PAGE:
#3: Bunnies On The Beach: Okunoshima Island

Okunoshima Island is uninhabited for a good reason. It was the site of a chemical weapons plant that produced poison gas. One story says that when the Allies won World War II and dismantled the plant, they let the lab animals go free. These animals included rabbits who are now the island’s only inhabitants. Another theory is that visiting children released rabbits there.

Source: Wikimedia/zamojojo

Located in the Inland Sea of Japan, Okunoshima Island is now home to countless wild bunnies. The island has been open to tourists since 1960. Okunoshima’s furry population has turned it into a popular destination for adults and children alike.

#4: Guano Mining: Clipperton Island

You might expect Clipperton Island to be off the shore of the United Kingdom. It’s actually a coral atoll in the Eastern Pacific. It was colonized by France in 1711 and eventually claimed as a guano mine. For those who don’t know, guano is the excrement of bats and seabirds. It’s prized for its mineral content and may be used in the production of gunpowder.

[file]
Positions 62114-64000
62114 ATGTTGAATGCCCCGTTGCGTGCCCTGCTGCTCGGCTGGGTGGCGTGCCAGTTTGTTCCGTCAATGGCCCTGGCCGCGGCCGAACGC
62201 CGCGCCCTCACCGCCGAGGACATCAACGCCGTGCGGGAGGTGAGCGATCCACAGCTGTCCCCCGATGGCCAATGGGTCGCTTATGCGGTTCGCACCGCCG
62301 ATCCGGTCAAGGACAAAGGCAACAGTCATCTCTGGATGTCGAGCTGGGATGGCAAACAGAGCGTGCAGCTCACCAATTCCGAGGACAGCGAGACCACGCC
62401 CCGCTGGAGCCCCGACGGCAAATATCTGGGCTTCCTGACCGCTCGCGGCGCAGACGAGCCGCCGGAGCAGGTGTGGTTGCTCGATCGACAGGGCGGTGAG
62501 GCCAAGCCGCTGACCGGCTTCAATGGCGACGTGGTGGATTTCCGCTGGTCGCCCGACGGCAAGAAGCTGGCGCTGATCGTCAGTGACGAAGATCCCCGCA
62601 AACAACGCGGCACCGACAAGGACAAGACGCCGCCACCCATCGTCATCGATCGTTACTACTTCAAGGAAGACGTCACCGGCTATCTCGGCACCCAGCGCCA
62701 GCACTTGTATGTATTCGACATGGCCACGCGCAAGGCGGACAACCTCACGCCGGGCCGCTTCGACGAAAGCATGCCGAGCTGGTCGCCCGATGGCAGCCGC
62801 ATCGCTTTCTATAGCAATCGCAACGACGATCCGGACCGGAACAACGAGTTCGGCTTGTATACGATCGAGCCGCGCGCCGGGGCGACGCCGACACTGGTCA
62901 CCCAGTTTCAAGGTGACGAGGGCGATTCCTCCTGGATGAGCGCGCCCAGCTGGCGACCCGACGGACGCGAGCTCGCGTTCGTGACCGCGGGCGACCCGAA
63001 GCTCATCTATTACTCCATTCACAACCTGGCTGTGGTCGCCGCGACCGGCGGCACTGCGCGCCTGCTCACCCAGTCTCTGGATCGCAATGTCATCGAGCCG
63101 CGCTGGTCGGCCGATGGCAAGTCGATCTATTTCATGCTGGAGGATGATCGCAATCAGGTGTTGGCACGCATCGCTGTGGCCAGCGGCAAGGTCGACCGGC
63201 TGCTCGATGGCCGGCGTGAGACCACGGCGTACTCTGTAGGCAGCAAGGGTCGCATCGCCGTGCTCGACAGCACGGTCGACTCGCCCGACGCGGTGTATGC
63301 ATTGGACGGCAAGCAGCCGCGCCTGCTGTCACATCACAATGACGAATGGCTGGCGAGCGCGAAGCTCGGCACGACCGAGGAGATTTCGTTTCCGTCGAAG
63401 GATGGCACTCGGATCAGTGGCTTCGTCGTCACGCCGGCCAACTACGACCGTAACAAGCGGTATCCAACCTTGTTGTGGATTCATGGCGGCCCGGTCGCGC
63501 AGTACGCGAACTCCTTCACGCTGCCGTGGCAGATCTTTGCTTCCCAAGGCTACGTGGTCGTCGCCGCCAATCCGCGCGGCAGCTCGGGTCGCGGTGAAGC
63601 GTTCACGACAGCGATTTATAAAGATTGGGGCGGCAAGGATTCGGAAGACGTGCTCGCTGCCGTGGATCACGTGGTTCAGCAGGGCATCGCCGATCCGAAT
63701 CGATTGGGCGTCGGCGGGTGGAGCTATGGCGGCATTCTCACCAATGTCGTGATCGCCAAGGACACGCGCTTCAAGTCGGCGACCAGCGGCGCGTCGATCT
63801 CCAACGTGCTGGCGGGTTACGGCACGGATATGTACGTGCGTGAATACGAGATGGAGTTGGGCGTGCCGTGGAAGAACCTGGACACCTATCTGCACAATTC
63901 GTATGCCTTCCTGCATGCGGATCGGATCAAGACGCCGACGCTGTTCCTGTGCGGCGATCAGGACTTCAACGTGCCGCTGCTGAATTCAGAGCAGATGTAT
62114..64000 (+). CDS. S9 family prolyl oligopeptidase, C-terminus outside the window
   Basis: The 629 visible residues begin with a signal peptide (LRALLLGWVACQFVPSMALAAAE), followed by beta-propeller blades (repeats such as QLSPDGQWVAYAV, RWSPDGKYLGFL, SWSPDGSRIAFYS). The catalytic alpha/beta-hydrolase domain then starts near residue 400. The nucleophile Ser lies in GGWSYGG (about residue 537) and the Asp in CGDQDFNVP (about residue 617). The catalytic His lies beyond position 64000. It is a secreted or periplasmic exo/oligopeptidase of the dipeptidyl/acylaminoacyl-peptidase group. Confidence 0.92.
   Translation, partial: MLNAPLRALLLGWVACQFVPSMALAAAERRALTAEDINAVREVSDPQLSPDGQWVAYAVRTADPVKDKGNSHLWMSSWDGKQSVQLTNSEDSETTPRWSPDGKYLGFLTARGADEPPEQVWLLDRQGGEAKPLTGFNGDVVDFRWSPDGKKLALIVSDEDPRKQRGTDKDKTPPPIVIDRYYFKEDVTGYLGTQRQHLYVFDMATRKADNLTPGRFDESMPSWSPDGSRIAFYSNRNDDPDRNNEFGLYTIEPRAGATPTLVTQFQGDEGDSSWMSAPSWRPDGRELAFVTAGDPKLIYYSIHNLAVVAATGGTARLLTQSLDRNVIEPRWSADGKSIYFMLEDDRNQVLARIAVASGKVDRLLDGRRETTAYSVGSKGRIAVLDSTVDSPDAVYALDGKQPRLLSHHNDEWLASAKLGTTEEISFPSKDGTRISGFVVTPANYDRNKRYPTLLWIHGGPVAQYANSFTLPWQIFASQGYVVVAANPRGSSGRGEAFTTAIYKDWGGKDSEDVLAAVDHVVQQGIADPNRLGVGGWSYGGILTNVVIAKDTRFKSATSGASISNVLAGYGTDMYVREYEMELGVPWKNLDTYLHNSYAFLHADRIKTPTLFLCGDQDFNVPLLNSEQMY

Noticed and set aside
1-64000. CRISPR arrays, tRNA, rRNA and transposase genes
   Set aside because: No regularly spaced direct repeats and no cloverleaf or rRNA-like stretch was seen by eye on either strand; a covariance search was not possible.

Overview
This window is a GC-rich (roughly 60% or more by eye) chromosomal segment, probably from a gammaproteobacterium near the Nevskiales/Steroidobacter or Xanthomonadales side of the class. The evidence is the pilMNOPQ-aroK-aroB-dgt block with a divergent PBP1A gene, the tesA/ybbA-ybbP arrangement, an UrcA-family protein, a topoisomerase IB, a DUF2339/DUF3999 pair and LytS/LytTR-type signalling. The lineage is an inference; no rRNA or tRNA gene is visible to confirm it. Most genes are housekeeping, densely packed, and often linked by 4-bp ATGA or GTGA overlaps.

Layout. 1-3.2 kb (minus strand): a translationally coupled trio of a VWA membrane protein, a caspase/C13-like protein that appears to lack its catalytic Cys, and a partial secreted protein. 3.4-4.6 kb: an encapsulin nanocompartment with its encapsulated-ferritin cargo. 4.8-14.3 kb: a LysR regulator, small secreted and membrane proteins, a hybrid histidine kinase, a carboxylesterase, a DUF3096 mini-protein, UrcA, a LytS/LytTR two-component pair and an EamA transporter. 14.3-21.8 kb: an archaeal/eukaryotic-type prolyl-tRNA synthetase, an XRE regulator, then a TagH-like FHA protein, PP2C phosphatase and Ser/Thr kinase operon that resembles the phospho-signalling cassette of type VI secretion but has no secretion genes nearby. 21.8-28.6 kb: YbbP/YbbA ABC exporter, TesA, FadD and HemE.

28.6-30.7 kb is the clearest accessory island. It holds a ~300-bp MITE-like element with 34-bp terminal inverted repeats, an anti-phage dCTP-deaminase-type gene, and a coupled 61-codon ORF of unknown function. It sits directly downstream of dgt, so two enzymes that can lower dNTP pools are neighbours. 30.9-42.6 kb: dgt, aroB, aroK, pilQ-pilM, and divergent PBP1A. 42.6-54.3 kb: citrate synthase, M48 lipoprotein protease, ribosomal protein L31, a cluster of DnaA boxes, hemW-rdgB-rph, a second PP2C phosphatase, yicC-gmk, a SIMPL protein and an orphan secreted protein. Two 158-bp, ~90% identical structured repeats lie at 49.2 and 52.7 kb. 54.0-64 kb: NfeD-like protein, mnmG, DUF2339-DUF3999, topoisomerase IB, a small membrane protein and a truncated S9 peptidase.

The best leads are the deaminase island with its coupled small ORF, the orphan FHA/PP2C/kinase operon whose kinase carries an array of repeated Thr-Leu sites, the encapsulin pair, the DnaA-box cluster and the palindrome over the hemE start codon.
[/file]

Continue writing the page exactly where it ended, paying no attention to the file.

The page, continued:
Source: Wikimedia/Shannon Rankin, NOAA National Marine Fisheries Service, Southwest Fisheries Science Center (SWFSC)

After passing through United States and Mexican hands, the residents were cut off from supplies during the Mexican Civil War. By 1917, there were only three women left living on the island. France reclaimed the island, operating a lighthouse there during World War II. The island is now completely abandoned.

#5: From Garbage to Sea Glass: Spectacle Island, Massachusetts